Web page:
Madder Colors.

Botanical name: 


This paper is a report drawn up by Wurtz on a memoir of Rosenstiehl on the coloring matters of the madder root. From this root five separate coloring substances can be extracted: alizarin, purpurin, madder-orange, pseudopurpurin, and purpuroxanthin. The researches of Graebe and Liebermann have fixed the constitution of the two former, whilst Rosenstiehl has studied more especially the three latter substances. He has shown that purpuroxanthin is isomeric with alizarin, and can be converted into purpurin by fusion with potash; and inversely purpurin can be reconverted into purpuroxanthin by the action of reducing agents, but if the action be prolonged, hydropurpuroxanthin is formed. Rosenstiehl has also devised a new method of formation of purpurin. On heating the madder root with sulphurous acid, Kopp obtained a product known as commercial purpurin; as this substance is useless for dyeing purposes, it has been customary to heat it to 180° with glycerol to convert it into solid purpurin. This rationale, of the process Rosenstiehl has explained; the "commercial purpurpin" contains pseudopurpurin, which possesses no tinctorial properties, but is easily decomposed into carbonic anhydride and purpurin; this latter dyes a brilliant madder-red. Rosenstiehl has succeeded in separating the pseudopurpurin, and shows that it is a monocarboxyl-derivative of purpurin, thus: purpurin, C14H5O2(OH)3, pseudopurpurin, C14H4O2(OH)3COOH.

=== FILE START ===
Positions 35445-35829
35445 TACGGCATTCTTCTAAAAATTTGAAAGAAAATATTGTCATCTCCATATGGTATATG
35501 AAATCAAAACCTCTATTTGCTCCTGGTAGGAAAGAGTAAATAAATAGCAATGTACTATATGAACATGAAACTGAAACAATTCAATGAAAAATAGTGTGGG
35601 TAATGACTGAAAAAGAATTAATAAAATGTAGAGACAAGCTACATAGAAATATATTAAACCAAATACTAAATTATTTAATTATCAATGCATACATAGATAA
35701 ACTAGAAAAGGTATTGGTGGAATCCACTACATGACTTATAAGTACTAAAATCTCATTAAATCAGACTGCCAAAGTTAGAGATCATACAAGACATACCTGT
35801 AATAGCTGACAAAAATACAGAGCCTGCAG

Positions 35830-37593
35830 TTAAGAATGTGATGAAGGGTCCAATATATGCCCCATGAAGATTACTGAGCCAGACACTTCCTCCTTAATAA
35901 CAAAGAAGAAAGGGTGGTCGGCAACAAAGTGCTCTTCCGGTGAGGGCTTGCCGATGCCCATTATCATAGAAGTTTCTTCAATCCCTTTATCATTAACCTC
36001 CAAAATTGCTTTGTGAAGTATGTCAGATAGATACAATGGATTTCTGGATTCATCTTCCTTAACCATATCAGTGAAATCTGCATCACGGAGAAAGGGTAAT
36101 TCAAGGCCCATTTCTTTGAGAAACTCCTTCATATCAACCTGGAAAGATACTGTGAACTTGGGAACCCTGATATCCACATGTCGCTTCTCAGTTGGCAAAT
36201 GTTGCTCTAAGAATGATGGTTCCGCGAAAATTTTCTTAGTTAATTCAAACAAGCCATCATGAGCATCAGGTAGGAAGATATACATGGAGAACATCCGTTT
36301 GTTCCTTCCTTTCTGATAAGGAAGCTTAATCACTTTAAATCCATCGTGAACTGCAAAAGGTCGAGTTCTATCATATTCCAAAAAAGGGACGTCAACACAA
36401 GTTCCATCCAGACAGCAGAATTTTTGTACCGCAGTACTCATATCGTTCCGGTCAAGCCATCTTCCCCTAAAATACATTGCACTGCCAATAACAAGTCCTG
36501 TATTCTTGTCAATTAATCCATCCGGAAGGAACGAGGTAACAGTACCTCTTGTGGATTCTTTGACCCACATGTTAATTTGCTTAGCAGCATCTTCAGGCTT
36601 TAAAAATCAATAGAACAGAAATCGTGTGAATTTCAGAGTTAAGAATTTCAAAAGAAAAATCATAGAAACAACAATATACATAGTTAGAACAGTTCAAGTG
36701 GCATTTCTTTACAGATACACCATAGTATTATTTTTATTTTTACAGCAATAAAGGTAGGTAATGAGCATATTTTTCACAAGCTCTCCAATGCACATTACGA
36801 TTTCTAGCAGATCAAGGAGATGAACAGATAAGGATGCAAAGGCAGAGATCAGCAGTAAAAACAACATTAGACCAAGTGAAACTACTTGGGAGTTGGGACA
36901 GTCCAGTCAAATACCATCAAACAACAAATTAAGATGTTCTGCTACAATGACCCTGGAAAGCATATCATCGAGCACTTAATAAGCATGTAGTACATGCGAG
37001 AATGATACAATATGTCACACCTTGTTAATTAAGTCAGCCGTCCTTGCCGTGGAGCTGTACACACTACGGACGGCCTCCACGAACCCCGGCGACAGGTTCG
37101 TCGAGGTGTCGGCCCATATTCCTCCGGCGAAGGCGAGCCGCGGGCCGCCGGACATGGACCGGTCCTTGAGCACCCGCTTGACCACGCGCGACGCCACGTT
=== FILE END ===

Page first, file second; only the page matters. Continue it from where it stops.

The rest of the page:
This fact has thrown an unexpected light on the practical industry of the madder; for it has long been observed that madder of Avignon gave a more solid dye-stuff than the madder of Alsace.. It is now shown that this fact is due to the greater quantity of lime in the Avignon soil, which serves to eliminate the pseudopurpurin as a lime compound, and prevents it being fixed to the tissue of the root.

It has also been customary in Alsace to add small quantities of chalk to the dye-baths; this also prevents the fixation of the pseudopurpurin which passes into the residues, where it may be decomposed by sulphuric acid and converted into useful purpurin. Rosenstiehl has also studied madder-orange, identical with the munjistin of Stenhouse, and has shown that it is a monocarboxyl-derivative of purpuroxanthin, bearing to it the same relation that pseudopurpurin does to purpurin. These researches also show that the madder-root contains besides alizarin existing as such, three glucosides, viz., one which gives pseudopurpurin or purpurinearboxylic acid, a second which gives alizarin carboxylic acid, and a third which gives munjistin or xanthopurpurincarboxylic acid. The memoir presented to the Academy contains a full account of the various substances obtained from madder, and their physical properties as absorption-spectra.—Jour. Chem. Soc. 1883, p. 598; Compt rend., 96, 465-471.

The American Journal of Pharmacy, Vol. 55, 1883, was edited by John M. Maisch.